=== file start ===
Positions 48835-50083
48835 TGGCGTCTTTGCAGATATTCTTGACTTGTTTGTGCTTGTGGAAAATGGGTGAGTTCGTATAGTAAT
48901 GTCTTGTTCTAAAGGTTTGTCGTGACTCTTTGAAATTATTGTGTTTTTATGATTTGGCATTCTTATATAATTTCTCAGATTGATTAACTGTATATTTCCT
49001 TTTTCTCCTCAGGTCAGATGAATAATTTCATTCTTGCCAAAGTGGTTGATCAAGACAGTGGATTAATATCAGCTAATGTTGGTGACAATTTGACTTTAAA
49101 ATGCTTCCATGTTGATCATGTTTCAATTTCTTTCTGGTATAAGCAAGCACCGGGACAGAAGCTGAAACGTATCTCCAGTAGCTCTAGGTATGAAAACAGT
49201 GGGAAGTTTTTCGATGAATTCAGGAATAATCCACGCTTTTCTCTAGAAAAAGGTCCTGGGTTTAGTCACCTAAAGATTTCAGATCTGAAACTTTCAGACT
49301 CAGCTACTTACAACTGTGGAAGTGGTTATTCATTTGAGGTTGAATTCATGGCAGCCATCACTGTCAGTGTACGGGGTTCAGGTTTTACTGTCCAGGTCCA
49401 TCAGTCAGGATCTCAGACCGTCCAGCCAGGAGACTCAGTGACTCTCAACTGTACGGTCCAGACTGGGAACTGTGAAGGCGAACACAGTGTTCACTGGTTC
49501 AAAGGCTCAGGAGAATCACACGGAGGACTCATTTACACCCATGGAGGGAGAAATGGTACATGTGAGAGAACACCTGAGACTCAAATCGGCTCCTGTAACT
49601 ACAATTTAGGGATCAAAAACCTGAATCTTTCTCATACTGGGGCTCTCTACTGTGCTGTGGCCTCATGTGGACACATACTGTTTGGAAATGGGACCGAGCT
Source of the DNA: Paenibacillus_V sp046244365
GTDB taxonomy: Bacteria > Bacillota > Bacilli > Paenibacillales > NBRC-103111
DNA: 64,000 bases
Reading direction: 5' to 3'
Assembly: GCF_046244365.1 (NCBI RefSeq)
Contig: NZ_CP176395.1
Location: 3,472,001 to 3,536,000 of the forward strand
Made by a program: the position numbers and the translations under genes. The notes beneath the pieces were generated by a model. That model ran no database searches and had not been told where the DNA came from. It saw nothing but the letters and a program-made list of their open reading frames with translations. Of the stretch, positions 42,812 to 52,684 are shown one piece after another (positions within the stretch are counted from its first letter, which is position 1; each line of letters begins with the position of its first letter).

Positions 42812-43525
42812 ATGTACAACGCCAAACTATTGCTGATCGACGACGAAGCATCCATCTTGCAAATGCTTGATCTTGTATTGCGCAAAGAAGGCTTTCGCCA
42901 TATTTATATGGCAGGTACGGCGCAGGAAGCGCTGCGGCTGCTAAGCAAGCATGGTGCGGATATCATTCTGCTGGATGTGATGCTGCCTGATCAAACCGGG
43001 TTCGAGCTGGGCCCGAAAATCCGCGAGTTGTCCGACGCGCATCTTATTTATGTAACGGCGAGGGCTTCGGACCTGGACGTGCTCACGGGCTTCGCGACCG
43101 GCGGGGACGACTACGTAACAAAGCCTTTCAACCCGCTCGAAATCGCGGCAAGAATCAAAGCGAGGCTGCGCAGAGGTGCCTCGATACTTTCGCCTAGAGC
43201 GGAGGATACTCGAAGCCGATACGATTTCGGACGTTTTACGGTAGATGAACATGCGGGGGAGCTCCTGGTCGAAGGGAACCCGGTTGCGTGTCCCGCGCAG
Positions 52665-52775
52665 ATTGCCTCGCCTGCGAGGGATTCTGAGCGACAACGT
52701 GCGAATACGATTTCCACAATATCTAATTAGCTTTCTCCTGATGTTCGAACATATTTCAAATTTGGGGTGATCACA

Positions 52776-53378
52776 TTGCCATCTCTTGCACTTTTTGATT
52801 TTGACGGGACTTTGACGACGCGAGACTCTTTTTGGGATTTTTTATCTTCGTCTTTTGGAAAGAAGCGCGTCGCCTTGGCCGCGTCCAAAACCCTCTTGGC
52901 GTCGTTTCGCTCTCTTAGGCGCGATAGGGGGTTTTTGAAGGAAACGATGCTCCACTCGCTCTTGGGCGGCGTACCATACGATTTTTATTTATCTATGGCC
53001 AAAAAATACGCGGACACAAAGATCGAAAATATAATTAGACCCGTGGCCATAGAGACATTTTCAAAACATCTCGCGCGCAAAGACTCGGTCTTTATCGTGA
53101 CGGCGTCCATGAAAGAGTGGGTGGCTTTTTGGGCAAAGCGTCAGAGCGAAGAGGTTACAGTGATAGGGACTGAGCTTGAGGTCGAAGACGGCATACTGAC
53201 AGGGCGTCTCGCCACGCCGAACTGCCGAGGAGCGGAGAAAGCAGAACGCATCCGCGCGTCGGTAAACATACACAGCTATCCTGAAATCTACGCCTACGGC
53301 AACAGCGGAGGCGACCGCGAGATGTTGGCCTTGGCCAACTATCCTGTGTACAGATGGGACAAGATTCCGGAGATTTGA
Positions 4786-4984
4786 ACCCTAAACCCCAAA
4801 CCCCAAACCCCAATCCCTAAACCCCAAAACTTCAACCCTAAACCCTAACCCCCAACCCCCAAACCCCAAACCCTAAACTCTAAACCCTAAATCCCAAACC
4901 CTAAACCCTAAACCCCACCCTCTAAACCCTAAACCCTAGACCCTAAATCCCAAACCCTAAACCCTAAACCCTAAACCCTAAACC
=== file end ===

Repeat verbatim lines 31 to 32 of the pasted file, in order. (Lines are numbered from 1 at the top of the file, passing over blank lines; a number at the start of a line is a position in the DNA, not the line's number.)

52901 GTCGTTTCGCTCTCTTAGGCGCGATAGGGGGTTTTTGAAGGAAACGATGCTCCACTCGCTCTTGGGCGGCGTACCATACGATTTTTATTTATCTATGGCC
53001 AAAAAATACGCGGACACAAAGATCGAAAATATAATTAGACCCGTGGCCATAGAGACATTTTCAAAACATCTCGCGCGCAAAGACTCGGTCTTTATCGTGA